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Rent the Runway is making its fashion subscription service accessible to more shoppers by adding a membership option that costs less than $100 per month.
The New York-based clothing service partners with more than 500 brands — such as Kate Spade, Oscar de la Renta and Rebecca Minkoff — and lets women rent pieces from its website and five physical locations, either on a monthly basis or strictly for special occasions.
The new, less-expensive membership tier, called "RTR Update," allows shoppers to choose four pieces from Rent the Runway's selection of more than 200 brands every month, with free shipping, returns, dry cleaning and insurance included in the package. The monthly fee is $89.
The company's current "RTR Unlimited" tier is also being revamped, with a price increase to $159 from $139 per month. Current members, though, will be locked in at the lower price "for life," Rent the Runway said. This package allows shoppers unlimited rentals throughout the month, choosing from more than 500 designer brands.
"We noticed some pretty unusual customer behavior when we launched the 'RTR Unlimited' subscription in 2016," co-founder and CEO Jenn Hyman told CNBC. "It confirmed to us the future is 'closetless.'"
"With the decline in physical retail sales ... the rise of Amazon happening so quickly, it's difficult for brands to stay afloat, " she added. "We are a growing and important player for brands, and it's one of our missions to help incredible designers have big businesses."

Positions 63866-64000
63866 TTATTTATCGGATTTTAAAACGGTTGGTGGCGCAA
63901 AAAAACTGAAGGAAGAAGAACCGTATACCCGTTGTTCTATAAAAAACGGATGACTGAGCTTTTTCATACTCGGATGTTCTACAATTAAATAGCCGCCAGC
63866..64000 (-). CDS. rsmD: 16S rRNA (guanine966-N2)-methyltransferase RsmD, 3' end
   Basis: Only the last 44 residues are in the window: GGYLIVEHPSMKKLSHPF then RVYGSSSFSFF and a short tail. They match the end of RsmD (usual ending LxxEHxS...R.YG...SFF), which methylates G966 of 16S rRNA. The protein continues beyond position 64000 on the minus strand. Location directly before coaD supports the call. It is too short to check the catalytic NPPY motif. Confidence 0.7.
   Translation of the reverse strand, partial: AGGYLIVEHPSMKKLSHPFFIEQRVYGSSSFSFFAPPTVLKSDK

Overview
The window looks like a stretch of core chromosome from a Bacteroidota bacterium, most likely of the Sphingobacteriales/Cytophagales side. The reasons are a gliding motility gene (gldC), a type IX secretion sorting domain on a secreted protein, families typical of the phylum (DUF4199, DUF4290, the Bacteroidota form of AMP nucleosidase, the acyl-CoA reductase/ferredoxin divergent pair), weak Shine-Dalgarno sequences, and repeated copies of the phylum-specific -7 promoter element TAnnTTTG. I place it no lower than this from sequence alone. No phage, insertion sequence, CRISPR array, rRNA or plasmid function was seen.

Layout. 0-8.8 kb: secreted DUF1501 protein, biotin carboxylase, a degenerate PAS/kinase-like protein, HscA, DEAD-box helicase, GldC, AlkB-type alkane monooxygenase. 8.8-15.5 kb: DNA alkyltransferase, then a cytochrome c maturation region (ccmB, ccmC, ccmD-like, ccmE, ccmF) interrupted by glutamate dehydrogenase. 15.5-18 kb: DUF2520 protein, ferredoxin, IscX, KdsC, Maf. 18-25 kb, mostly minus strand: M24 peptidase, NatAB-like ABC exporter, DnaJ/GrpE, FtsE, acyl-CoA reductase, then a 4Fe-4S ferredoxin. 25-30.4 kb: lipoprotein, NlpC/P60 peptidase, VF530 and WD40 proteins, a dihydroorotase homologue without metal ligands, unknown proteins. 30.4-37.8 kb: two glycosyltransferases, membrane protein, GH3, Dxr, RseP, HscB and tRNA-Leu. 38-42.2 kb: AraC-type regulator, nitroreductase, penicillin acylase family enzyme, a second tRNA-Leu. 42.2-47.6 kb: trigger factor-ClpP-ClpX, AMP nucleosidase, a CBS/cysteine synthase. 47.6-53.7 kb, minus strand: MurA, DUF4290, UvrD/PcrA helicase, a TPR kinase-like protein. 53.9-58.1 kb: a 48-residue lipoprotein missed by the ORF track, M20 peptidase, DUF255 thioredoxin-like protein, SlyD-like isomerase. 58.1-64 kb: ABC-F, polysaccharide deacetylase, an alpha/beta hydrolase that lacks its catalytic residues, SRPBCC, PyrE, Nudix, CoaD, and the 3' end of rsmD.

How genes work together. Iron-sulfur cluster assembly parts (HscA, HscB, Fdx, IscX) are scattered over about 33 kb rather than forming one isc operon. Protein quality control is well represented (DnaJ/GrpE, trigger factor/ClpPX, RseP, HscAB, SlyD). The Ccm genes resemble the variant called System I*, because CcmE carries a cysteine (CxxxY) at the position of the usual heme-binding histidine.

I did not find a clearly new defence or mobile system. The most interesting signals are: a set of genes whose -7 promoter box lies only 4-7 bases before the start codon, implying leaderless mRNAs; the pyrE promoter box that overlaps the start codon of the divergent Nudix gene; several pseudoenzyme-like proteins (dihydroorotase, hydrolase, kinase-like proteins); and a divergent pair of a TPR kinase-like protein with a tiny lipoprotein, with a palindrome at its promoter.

According to Hyman, Amazon and big-box players Target and Wal-Mart present some of the biggest threats to the fashion industry. The three companies have at one point or another mentioned growing their apparel businesses.
In partnering with more brands, Rent the Runway has plans to triple its subscription business by 2018, having seen 125 percent growth on its platform from a year ago. The company has set up physical stores in New York, Chicago, San Francisco, Washington, D.C., and Woodland Hills, California, with the goal of also growing its brick-and-mortar footprint.
Some women are visiting Rent the Runway's stores twice a day, Hyman said, changing their looks before heading into work and then before heading home, or for a night out on the town.
"Our stores have turned into extensions of our customers' own closets," she said.
Unlike online fashion platforms like Gilt, Spring and subscription box service Stitch Fix, which sell clothes, Rent the Runway is building what it calls a "closet in the cloud."
The company's original rental offering allowed shoppers to pick a dress or other special-occasion outfit for only four or eight days at a time. Women turned to Rent the Runway for weddings, proms and birthday parties. But a monthly membership model opened the doors to those picking everyday wardrobe staples, even jewelry and accessories.
In tandem with announcing its less-expensive membership model, Rent the Runway also rolled out its first national brand advertising campaign on Monday, hoping to introduce the name to a much wider audience.
The ads predict "what women will do with their closets once they start renting the runway."
"The concept behind the commercial is the idea that the closet is changing, and we're rethinking this place in our home," Hyman said. "We at Rent the Runway don't think it's going to exist in the future."